These reviewed modern awards now refer to the year 2020 in their titles. Given the extensive review process undertaken, it is strongly recommended that as the review process draws to a close, employers review the modern awards relevant to their workplace to identify whether the awards have been updated and whether amendments to workplace practices and employment contracts are necessary.
There will be further variations, with the next group of varied awards to come into operation on 29 May 2020 and 18 June 2020.
The final variations in some of these awards are quite significant. For example, during the review process, the FWC determined to remove vehicle manufacturing from the Vehicle Manufacturing, Repair, Services and Retail Award and insert it into the Manufacturing and Associated Industries and Occupations Award 2020 (Manufacturing Award). The future Manufacturing Award provides that industries and parts of industries in the:
will be included in the definition of “Manufacturing and Associated Industries and Occupations”.
This means that, from 29 May 2020, employers in the vehicle manufacturing industry (or falling in the industries above) will need to check their award coverage as they may now by covered by the Manufacturing Award and the minimum terms and conditions under the Manufacturing Award will apply to relevant employees.
Other awards where final variation determinations have been issued, and their anticipated commencement dates, are as follows:
29 May 2020:
18 June 2020:
Conclusion of the 4-yearly review process
As this review process draws to a close, we note that the requirement for the FWC to undertake a 4-yearly review of the modern awards was repealed at the end of 2018. Accordingly, while the FWC retains the power to review, amend and revoke provisions in the modern awards, it will no longer be obligated to carry out a 4-yearly review.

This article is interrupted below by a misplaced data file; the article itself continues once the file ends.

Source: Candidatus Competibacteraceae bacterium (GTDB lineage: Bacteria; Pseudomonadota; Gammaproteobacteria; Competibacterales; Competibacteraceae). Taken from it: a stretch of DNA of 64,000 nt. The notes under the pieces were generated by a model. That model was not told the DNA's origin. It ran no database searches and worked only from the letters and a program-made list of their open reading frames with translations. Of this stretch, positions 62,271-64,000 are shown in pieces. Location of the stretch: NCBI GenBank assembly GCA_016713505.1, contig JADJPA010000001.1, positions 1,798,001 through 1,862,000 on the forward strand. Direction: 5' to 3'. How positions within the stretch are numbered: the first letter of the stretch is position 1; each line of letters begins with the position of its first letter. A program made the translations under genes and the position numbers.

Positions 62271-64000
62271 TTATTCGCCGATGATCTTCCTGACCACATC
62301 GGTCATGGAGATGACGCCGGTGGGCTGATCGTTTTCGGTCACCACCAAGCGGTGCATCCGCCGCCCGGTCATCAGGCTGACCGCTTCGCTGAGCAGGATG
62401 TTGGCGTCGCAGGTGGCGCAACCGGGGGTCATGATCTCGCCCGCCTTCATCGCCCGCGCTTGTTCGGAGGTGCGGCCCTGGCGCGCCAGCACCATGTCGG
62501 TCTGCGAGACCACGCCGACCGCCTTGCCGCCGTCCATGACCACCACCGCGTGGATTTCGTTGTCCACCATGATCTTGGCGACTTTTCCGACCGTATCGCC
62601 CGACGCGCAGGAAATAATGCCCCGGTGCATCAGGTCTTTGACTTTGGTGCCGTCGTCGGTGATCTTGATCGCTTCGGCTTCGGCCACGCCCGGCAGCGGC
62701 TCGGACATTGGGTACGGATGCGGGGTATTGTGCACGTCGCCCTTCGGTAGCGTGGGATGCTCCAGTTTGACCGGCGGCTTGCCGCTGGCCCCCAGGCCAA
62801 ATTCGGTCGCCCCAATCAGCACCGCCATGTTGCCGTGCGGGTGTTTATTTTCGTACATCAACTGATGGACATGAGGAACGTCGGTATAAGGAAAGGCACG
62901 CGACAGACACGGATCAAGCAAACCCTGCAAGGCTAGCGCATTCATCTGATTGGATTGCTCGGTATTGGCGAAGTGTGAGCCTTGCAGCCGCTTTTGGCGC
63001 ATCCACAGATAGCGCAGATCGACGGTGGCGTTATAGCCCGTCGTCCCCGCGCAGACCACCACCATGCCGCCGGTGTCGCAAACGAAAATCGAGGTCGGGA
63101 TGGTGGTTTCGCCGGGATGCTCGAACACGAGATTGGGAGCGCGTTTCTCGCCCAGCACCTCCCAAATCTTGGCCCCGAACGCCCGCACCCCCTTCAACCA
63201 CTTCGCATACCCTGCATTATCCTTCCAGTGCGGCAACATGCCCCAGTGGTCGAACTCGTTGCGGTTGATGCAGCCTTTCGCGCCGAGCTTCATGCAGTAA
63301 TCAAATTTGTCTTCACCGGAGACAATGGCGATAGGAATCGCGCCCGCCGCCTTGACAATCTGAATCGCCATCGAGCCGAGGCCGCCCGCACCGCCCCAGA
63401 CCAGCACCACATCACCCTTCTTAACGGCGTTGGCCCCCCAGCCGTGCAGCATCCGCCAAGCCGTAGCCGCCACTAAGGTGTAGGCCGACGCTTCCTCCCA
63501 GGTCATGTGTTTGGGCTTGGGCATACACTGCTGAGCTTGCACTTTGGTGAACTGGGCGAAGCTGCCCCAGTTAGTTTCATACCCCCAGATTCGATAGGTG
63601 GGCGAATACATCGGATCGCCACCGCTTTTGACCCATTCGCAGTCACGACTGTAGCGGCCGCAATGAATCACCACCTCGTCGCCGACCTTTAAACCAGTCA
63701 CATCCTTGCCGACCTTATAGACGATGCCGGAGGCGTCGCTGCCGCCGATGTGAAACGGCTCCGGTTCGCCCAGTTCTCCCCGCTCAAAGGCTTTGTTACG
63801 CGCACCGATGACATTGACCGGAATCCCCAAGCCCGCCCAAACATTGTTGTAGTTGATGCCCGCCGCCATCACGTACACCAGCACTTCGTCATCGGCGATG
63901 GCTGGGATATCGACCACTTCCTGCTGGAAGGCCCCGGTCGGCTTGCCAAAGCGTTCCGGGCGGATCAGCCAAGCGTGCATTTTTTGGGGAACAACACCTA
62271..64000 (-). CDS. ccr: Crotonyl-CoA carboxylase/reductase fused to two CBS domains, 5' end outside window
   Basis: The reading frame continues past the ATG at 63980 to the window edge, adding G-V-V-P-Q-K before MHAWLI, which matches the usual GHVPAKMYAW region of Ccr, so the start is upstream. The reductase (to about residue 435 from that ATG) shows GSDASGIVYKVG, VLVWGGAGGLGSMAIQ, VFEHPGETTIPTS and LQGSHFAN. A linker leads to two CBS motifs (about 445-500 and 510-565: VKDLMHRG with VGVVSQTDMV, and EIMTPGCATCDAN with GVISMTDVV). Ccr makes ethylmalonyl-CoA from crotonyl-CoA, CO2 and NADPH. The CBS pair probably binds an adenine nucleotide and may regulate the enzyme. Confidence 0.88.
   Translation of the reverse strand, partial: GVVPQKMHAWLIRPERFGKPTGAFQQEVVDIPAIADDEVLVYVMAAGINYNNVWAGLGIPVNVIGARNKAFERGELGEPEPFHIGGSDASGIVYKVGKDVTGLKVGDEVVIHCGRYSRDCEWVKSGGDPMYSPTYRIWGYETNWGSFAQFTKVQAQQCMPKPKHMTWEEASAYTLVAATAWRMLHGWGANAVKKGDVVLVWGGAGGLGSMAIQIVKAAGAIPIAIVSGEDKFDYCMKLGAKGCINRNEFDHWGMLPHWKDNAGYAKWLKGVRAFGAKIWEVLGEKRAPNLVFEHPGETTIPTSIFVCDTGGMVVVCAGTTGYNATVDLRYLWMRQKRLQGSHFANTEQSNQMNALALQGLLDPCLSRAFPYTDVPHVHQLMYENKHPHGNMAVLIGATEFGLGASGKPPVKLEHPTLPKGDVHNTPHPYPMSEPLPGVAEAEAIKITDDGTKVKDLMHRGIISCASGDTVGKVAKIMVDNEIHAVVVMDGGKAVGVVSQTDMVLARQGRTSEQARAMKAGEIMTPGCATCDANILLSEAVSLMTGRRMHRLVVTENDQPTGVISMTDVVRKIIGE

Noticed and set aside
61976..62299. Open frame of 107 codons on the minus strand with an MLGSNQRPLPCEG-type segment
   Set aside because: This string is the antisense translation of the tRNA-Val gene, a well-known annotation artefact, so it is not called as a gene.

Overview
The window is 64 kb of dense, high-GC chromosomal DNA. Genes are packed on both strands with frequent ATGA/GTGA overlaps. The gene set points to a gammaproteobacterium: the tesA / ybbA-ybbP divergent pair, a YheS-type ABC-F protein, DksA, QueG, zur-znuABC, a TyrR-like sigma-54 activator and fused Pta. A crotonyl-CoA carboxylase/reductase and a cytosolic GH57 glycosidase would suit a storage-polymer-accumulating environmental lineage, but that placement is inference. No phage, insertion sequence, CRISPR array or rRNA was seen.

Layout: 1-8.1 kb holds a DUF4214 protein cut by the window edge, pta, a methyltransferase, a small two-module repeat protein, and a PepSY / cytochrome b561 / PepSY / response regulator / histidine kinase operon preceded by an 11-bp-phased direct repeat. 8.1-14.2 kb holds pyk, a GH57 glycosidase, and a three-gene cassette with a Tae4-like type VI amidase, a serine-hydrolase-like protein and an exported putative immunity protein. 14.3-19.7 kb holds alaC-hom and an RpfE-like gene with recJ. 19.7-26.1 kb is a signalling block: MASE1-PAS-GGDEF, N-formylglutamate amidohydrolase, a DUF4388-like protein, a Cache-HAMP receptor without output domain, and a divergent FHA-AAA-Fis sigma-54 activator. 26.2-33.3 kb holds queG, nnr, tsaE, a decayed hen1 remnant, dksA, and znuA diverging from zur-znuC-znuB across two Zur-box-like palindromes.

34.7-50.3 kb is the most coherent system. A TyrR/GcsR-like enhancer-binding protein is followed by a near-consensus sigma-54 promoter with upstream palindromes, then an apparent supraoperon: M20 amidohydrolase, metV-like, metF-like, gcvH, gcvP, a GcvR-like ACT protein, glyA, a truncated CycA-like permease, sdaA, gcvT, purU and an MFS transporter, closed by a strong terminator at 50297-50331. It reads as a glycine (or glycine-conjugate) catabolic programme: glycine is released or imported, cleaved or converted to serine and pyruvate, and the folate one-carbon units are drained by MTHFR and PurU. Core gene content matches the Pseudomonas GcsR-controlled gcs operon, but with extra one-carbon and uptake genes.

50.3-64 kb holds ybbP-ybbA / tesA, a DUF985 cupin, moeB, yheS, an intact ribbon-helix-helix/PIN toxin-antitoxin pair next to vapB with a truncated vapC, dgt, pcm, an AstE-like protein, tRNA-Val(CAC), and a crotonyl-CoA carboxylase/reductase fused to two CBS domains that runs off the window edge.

Employers should now ensure that they review the most recent versions of the modern awards that apply to their employees and ensure that their employment contracts and payroll systems are compliant. For those awards where variations are yet to commence, employers should take the opportunity now to familiarise themselves with the proposed modern awards and determine if changes are needed to employment contracts and minimum terms and conditions in anticipation of the commencement of the variations.
Once employment contracts have been reviewed and brought up to date, it is only appropriate that employers turn their attention to their policies and procedures.
Not only is it important to have policies in place to ensure an appropriate standard of behaviour of employees, but in some instances, policies will also be required for legal compliance purposes. Therefore, employers should ensure that their policies and procedures are adopted, up to date, legally compliant and that employee training is effectively and regularly conducted.
Anti-discrimination legislation in Australia makes it unlawful for employers and employees to discriminate against or harass a person in their employment on the basis of a “protected attribute”.